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Porsche launches video-based 9:11 Magazine, showcasing current range and history


NEWS  by Lucire staff/March 29, 2017/11.59

Porsche has launched a new website, 9:11 Magazine, hosted at a subdomain on its main website, 911-magazine.porsche.com.
   Unlike most web magazines, it’s predominantly video-based, with each edition focusing on a theme that ties back into the Porsche brand. In addition, the material can be freely taken for journalistic purposes.
   The website complements Porsche’s customer magazine, Christophorous.
   The first edition, themed ‘Courage’, leads with a story starring the legendary two-time world champion rally driver Walter Röhrl. A lighter story on the most daring colours of the 911 through the years follows. Front-engined Porsches, such as the 924 and 928, feature in a third story, along with the 944 and 968 that evolved from the former. Finally, there’s a story on the Panamera 4E in the Scottish Highlands. Behind-the-scenes stories are also included, along with stills from the Panamera tour.
   Five issues will be published per annum, in German and English. The theme of the second issue is ‘Pure’, dedicated to the 911.

Opinions: what we need from media beyond ‘fake news’; looking to the stars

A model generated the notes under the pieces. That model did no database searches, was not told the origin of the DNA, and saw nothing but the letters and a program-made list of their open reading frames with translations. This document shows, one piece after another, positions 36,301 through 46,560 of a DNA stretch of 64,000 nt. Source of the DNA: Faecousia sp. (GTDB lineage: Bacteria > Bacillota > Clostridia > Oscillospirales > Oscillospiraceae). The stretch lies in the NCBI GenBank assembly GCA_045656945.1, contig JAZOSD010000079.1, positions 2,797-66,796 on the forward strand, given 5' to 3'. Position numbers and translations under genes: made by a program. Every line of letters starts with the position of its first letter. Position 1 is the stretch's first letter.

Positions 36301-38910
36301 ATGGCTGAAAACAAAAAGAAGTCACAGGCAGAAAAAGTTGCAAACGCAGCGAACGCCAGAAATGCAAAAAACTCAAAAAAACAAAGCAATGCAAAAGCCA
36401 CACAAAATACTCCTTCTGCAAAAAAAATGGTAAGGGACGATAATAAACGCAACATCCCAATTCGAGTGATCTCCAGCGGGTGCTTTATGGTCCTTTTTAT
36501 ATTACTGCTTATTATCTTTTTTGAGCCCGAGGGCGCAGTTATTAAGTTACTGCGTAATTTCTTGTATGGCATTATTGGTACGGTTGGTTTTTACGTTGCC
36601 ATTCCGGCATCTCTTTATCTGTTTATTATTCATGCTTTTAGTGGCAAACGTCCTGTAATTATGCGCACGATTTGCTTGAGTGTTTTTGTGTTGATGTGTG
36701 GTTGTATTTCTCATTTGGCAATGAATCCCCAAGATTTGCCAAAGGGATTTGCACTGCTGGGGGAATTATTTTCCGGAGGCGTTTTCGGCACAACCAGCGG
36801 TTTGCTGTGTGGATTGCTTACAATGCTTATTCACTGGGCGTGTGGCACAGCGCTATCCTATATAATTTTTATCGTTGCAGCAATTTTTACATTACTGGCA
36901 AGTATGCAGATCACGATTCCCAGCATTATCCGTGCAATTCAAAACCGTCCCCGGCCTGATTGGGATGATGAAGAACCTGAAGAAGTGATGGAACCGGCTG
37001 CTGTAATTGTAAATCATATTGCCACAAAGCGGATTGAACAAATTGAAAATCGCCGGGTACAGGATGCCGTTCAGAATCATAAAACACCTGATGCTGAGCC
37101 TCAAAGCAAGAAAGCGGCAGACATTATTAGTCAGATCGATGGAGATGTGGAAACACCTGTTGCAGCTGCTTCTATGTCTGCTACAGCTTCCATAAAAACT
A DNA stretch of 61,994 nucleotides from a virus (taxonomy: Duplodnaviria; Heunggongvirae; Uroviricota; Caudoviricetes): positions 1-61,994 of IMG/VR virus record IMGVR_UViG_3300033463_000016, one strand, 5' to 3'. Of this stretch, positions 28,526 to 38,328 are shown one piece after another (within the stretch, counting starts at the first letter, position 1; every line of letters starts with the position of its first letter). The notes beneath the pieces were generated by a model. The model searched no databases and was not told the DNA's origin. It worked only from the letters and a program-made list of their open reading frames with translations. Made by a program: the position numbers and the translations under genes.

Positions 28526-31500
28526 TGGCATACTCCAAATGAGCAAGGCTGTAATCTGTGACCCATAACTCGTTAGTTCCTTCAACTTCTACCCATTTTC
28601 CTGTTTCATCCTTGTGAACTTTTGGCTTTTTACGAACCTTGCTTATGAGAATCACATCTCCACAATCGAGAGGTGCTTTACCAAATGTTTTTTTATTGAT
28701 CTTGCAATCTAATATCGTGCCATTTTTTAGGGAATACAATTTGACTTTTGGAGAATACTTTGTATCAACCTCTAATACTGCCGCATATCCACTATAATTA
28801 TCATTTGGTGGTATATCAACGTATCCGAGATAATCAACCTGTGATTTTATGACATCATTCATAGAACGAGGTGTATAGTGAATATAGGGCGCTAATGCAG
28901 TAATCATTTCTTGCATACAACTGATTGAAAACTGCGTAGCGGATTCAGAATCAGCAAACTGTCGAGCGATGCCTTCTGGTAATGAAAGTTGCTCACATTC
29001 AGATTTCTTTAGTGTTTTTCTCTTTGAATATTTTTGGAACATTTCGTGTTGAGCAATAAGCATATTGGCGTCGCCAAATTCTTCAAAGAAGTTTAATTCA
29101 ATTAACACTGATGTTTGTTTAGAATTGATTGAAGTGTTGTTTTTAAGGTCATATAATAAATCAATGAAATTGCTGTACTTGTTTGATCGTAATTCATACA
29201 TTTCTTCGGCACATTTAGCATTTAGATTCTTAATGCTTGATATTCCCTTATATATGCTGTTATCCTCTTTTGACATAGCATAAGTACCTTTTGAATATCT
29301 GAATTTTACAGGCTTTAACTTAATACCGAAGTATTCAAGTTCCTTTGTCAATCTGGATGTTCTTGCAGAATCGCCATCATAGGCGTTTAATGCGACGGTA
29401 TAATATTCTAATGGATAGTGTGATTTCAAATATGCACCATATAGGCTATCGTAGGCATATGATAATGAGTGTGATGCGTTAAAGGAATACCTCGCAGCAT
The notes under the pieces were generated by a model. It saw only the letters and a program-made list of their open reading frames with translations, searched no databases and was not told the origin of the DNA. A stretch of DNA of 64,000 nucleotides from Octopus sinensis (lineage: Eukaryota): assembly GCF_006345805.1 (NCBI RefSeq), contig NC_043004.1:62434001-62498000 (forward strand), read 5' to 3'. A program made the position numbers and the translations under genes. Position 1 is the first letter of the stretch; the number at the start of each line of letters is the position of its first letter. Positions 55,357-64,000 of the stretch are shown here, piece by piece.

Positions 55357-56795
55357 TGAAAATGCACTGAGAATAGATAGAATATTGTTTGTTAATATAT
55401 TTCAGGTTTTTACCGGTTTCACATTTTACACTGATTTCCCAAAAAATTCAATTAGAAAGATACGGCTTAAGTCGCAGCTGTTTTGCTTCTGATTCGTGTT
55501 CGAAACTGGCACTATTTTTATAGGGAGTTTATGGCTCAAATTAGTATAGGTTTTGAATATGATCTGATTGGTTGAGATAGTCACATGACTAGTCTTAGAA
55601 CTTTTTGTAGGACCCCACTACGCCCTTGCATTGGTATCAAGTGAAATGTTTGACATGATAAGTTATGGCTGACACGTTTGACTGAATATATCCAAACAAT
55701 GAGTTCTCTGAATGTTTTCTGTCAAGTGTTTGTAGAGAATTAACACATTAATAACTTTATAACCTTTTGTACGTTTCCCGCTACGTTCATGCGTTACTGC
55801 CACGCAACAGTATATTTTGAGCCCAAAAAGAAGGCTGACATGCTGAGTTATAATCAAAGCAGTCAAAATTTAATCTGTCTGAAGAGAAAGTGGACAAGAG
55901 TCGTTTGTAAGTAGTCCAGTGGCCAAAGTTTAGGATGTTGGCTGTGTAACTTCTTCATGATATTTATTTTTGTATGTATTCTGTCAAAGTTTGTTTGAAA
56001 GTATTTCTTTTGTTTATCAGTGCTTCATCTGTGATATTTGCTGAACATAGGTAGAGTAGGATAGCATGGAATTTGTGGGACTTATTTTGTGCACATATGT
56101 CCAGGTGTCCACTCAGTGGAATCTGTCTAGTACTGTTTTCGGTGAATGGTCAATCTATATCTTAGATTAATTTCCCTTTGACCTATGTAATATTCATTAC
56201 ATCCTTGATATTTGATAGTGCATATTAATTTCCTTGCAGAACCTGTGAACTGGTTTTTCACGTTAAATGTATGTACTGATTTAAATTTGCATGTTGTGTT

NEWS  by Lucire staff/March 15, 2017/21.47

We need independent media


Paul Clarke/CC BY-SA 4.0, commons.wikimedia.org/w/index.php?curid=37435469

Above: Sir Tim Berners-Lee, the inventor of the World Wide Web.

Earlier this month, Sir Tim Berners-Lee wrote an open letter expressing his concerns about the evolution of his invention, the World Wide Web. (Interestingly, he writes the term all in lowercase.)
   It wasn’t just about ‘fake news’, which is how the media have reported it. His first concern was, in fact, about our losing control over our personal data, and determining when and with whom we share them. It’s something I’ve touched on regularly since 2011, when Google breached its own stated policies over user-preference collection for advertising purposes, something that Facebook appears to be following suit with mid-decade. This was long before Edward Snowden blew the lid on his government’s monitoring, something that’s happening to citizens of other occidental nations, too.